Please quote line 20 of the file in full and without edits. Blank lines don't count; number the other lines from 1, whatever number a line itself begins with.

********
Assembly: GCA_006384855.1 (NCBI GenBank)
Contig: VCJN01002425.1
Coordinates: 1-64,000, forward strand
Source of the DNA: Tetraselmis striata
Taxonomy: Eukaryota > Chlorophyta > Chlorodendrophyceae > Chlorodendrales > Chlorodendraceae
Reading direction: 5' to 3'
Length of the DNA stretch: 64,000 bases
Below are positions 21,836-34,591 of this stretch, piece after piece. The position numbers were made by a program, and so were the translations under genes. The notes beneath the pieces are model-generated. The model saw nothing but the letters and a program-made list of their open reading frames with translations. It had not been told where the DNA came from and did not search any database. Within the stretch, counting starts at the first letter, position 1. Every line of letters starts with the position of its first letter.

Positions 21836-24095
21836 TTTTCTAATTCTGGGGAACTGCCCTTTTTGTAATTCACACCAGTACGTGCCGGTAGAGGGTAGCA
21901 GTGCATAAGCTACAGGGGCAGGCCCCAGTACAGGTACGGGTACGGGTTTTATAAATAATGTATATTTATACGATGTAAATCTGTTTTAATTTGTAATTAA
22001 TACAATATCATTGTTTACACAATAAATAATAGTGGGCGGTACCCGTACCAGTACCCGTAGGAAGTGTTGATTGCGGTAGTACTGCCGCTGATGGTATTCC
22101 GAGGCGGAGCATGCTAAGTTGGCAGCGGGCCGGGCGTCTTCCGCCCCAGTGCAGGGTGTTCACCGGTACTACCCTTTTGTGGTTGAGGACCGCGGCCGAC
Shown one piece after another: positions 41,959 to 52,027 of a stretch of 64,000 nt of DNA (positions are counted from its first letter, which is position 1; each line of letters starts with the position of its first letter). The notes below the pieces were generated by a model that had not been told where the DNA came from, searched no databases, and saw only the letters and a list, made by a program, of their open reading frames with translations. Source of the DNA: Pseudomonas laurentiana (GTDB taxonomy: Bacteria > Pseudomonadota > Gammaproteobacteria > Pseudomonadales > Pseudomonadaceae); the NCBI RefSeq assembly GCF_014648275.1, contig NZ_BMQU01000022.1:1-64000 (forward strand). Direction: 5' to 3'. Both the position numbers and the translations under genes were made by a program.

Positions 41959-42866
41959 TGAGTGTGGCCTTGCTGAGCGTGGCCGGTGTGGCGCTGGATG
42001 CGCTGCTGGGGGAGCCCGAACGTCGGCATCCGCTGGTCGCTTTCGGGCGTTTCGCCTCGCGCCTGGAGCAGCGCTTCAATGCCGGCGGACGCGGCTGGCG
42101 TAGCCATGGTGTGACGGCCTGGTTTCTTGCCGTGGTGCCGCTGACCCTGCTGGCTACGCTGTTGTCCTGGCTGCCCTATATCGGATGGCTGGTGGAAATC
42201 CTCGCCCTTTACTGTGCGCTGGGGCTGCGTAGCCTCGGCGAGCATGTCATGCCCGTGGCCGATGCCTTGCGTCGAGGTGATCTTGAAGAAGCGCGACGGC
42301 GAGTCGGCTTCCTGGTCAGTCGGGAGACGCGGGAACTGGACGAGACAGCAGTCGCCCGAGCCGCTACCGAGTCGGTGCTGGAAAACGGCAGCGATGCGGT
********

42301 GAGTCGGCTTCCTGGTCAGTCGGGAGACGCGGGAACTGGACGAGACAGCAGTCGCCCGAGCCGCTACCGAGTCGGTGCTGGAAAACGGCAGCGATGCGGT